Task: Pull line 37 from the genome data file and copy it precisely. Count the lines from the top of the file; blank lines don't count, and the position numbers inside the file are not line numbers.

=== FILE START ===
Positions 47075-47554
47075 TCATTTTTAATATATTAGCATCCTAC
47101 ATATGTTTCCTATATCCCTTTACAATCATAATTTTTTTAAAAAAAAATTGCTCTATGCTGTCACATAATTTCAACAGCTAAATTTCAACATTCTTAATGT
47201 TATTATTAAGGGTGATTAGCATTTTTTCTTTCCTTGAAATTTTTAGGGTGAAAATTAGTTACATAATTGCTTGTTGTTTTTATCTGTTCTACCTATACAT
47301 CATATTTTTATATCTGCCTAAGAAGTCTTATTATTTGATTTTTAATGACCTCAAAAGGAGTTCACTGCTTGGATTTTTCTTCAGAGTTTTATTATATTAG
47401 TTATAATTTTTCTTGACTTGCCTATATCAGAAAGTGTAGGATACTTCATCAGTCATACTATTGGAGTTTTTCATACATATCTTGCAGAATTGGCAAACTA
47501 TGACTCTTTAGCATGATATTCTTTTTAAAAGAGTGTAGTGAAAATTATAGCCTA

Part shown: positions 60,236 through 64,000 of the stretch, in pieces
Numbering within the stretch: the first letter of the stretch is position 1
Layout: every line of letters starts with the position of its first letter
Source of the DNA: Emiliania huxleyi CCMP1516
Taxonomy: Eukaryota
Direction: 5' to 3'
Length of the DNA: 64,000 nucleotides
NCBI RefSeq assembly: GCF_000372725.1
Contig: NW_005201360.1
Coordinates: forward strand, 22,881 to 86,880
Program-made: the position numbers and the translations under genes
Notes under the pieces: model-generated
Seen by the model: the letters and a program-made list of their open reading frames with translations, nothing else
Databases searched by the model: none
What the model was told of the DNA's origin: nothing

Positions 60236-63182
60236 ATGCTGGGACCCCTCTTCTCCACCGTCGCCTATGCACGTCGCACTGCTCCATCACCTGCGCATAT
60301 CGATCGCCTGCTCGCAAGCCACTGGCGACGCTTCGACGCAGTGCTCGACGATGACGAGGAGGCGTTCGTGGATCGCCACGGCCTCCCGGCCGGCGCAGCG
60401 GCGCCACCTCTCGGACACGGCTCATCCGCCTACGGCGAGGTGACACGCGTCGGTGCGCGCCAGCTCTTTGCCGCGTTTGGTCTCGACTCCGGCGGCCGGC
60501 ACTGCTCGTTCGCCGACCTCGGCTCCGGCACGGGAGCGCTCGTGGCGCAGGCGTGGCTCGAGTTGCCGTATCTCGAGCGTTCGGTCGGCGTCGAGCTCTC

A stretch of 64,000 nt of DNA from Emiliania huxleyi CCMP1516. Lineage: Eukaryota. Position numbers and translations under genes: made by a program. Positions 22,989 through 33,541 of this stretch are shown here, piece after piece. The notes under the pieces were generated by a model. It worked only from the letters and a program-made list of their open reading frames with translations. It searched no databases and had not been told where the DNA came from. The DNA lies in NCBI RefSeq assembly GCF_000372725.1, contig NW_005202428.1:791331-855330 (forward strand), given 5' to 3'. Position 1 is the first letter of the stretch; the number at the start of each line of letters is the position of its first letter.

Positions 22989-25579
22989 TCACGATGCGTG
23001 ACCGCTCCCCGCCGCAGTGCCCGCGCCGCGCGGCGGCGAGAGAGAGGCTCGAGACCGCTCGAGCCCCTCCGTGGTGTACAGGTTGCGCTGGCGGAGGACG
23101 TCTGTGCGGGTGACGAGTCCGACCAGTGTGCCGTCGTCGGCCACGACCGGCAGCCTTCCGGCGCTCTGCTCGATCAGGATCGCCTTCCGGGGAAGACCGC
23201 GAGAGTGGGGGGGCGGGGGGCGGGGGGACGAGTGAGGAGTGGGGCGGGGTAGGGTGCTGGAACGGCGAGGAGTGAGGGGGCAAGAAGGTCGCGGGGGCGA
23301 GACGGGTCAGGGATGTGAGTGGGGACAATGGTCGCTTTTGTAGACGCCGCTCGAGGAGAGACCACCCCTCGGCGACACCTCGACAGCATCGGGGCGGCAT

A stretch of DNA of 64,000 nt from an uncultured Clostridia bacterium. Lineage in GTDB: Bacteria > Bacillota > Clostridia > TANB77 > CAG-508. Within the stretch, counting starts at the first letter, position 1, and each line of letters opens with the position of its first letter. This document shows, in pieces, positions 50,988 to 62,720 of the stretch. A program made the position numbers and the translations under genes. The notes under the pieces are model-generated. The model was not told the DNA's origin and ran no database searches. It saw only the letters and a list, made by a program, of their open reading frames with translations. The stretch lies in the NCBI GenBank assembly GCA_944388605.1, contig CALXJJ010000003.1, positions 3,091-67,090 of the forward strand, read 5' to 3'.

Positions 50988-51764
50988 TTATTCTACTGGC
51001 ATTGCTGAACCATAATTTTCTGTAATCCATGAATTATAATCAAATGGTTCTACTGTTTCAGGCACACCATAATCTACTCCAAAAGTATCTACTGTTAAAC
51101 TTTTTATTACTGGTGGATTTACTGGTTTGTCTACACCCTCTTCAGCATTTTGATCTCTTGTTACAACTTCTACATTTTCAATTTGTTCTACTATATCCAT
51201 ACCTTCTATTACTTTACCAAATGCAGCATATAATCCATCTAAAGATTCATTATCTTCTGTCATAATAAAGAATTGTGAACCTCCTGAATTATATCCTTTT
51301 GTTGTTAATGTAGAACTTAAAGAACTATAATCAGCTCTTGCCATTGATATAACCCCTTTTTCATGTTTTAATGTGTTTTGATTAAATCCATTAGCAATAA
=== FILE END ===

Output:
50988 TTATTCTACTGGC